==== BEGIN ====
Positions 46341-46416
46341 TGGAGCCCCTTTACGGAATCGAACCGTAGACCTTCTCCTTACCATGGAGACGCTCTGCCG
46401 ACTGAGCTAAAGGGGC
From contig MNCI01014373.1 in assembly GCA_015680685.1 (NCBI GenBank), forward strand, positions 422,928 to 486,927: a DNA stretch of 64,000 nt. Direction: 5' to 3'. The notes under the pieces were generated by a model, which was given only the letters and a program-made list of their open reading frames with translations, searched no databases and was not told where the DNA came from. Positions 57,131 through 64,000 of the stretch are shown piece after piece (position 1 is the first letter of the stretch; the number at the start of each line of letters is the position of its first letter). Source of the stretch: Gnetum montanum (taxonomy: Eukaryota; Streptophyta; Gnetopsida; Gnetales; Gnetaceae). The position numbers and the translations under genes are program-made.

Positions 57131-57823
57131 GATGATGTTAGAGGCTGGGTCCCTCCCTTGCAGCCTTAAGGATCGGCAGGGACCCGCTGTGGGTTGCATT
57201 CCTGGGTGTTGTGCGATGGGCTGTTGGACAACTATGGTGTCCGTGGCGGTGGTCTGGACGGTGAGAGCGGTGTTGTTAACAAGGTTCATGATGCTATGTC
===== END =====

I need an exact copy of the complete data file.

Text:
Positions 46341-46416
46341 TGGAGCCCCTTTACGGAATCGAACCGTAGACCTTCTCCTTACCATGGAGACGCTCTGCCG
46401 ACTGAGCTAAAGGGGC
From contig MNCI01014373.1 in assembly GCA_015680685.1 (NCBI GenBank), forward strand, positions 422,928 to 486,927: a DNA stretch of 64,000 nt. Direction: 5' to 3'. The notes under the pieces were generated by a model, which was given only the letters and a program-made list of their open reading frames with translations, searched no databases and was not told where the DNA came from. Positions 57,131 through 64,000 of the stretch are shown piece after piece (position 1 is the first letter of the stretch; the number at the start of each line of letters is the position of its first letter). Source of the stretch: Gnetum montanum (taxonomy: Eukaryota; Streptophyta; Gnetopsida; Gnetales; Gnetaceae). The position numbers and the translations under genes are program-made.

Positions 57131-57823
57131 GATGATGTTAGAGGCTGGGTCCCTCCCTTGCAGCCTTAAGGATCGGCAGGGACCCGCTGTGGGTTGCATT
57201 CCTGGGTGTTGTGCGATGGGCTGTTGGACAACTATGGTGTCCGTGGCGGTGGTCTGGACGGTGAGAGCGGTGTTGTTAACAAGGTTCATGATGCTATGTC